(Bloomberg) -- The worst may soon be behind global bonds as an improvement of about $1 trillion in the supply-demand equation should help bring yields lower, according to JPMorgan Chase & Co.
The key driver will be estimated reduction of $1.6 trillion in global bond supply, outpacing an estimated deterioration of about $700 billion in demand, strategists led by Nikolaos Panigirtzoglou in London wrote in a research note Thursday. That decline in demand will be a major improvement from the $5.9 trillion slide last year, they said.
Bonds have slumped around the world in 2022, leading to the first bear market in a generation, as central bank interest-rate hikes pushed up yields and volatility. Global debt has tumbled 16% this year, heading for its first ever back-to-back annual decline since at least 1990, according to a Bloomberg index. Still, the gauge has risen more than 5% in November amid the lure of higher yields and the prospect of slower Federal Reserve tightening.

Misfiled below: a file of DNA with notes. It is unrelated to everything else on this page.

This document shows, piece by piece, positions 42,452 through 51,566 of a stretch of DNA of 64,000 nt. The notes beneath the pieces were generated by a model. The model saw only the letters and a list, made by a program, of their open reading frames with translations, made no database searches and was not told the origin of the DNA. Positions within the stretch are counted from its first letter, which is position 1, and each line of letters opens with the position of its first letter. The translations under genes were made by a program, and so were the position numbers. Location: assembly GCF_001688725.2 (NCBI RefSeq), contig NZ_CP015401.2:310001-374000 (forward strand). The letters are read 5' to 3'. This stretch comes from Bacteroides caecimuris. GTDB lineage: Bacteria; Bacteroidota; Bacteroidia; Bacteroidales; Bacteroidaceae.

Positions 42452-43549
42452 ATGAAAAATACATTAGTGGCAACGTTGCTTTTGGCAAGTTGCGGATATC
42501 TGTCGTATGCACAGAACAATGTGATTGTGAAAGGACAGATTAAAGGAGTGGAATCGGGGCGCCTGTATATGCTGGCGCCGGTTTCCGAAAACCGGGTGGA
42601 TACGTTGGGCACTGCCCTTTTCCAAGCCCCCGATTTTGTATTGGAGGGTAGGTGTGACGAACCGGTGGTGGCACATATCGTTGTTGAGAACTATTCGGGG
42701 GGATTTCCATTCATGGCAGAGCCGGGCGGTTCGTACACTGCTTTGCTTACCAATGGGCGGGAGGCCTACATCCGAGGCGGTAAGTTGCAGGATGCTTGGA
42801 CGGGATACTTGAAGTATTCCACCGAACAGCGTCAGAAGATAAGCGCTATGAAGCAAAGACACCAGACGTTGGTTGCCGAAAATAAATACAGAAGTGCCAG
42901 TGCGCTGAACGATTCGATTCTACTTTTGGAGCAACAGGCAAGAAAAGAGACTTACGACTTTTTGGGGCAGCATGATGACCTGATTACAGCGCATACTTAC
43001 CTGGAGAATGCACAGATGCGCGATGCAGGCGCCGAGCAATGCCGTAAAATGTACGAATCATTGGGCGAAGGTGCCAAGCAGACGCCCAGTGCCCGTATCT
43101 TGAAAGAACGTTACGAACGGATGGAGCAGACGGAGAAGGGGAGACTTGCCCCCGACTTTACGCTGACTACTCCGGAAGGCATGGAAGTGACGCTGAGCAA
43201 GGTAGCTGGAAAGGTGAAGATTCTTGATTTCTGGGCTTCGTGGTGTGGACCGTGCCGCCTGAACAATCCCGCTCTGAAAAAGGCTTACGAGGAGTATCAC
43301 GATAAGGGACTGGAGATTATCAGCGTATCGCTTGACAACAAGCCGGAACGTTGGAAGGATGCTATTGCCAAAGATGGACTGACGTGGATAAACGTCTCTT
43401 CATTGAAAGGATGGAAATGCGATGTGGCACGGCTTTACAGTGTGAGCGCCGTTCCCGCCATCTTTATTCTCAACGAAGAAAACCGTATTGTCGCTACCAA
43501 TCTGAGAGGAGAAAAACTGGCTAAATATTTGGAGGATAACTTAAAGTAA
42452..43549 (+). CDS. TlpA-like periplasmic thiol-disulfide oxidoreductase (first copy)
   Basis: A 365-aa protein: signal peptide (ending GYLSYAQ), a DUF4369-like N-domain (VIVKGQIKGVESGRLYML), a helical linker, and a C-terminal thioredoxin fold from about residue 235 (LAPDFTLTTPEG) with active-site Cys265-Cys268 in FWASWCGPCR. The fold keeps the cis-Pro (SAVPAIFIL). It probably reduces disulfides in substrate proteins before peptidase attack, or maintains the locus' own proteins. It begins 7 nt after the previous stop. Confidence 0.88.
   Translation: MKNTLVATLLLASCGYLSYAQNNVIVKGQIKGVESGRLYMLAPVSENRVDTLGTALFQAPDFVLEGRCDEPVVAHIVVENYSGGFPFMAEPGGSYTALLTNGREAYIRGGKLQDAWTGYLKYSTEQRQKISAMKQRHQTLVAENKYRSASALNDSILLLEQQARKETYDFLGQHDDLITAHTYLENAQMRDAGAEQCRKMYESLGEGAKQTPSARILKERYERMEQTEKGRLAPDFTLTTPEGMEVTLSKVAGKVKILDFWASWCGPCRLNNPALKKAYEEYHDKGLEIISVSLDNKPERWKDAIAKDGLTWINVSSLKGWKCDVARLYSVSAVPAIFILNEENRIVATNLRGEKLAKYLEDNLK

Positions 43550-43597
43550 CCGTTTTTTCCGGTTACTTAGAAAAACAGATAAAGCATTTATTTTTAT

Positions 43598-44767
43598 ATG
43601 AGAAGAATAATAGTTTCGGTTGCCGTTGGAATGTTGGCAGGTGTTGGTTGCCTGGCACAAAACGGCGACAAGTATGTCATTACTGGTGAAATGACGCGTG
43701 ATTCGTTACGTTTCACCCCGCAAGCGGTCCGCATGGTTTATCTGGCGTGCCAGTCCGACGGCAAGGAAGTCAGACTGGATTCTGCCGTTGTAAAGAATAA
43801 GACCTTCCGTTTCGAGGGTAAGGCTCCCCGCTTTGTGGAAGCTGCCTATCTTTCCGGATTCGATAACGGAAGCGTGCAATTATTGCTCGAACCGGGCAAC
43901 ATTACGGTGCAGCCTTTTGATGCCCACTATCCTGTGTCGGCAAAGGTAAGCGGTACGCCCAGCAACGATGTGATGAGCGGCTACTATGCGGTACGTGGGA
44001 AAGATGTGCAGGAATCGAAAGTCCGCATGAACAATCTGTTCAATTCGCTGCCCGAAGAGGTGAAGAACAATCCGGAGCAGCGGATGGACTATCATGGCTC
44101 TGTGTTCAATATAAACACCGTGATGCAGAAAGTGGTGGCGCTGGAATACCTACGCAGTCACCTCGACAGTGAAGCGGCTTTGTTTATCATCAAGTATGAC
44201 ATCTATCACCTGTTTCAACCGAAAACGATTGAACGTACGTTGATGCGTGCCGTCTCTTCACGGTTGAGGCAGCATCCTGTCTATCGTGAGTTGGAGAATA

“After unprecedented deterioration this year, we expect the balance between bond demand and supply to improve,” the JPMorgan strategists wrote. “With analysts focusing on 2023 outlooks, there is an emerging consensus view that softening growth and declining inflation should contribute to declines in bond yields.”
Central banks are likely to sell more of their debt stockpiles via quantitative tightening next year, while commercial banks are also expected to keep trimming their holdings, according to the JPMorgan team. Meanwhile, there’s likely to be increased demand from foreign reserve managers, pension funds and retail investors, with the last two being drawn in by higher yields, they wrote.
The increase in net demand next year is likely to reduce the yield on the Bloomberg Global Aggregate bond index by about 40 basis points, the strategists said. The yield is currently at 3.52%.
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